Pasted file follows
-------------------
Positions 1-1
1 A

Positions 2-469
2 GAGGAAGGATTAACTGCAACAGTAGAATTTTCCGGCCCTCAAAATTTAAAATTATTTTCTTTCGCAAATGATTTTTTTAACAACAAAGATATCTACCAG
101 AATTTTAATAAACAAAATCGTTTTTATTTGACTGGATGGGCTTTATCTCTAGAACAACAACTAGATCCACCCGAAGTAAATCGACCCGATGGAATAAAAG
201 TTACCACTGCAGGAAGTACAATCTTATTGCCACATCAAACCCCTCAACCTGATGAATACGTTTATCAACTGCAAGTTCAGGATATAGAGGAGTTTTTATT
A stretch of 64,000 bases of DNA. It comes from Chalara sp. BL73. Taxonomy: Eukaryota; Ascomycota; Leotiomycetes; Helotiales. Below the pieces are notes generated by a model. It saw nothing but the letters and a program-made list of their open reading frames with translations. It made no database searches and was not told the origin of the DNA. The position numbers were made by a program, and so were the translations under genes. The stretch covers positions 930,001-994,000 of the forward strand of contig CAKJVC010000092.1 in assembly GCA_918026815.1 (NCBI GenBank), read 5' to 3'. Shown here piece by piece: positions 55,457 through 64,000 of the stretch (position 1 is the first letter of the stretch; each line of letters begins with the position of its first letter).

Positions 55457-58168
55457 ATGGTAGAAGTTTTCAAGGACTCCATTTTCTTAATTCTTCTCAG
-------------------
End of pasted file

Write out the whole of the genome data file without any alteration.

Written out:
Positions 1-1
1 A

Positions 2-469
2 GAGGAAGGATTAACTGCAACAGTAGAATTTTCCGGCCCTCAAAATTTAAAATTATTTTCTTTCGCAAATGATTTTTTTAACAACAAAGATATCTACCAG
101 AATTTTAATAAACAAAATCGTTTTTATTTGACTGGATGGGCTTTATCTCTAGAACAACAACTAGATCCACCCGAAGTAAATCGACCCGATGGAATAAAAG
201 TTACCACTGCAGGAAGTACAATCTTATTGCCACATCAAACCCCTCAACCTGATGAATACGTTTATCAACTGCAAGTTCAGGATATAGAGGAGTTTTTATT
A stretch of 64,000 bases of DNA. It comes from Chalara sp. BL73. Taxonomy: Eukaryota; Ascomycota; Leotiomycetes; Helotiales. Below the pieces are notes generated by a model. It saw nothing but the letters and a program-made list of their open reading frames with translations. It made no database searches and was not told the origin of the DNA. The position numbers were made by a program, and so were the translations under genes. The stretch covers positions 930,001-994,000 of the forward strand of contig CAKJVC010000092.1 in assembly GCA_918026815.1 (NCBI GenBank), read 5' to 3'. Shown here piece by piece: positions 55,457 through 64,000 of the stretch (position 1 is the first letter of the stretch; each line of letters begins with the position of its first letter).

Positions 55457-58168
55457 ATGGTAGAAGTTTTCAAGGACTCCATTTTCTTAATTCTTCTCAG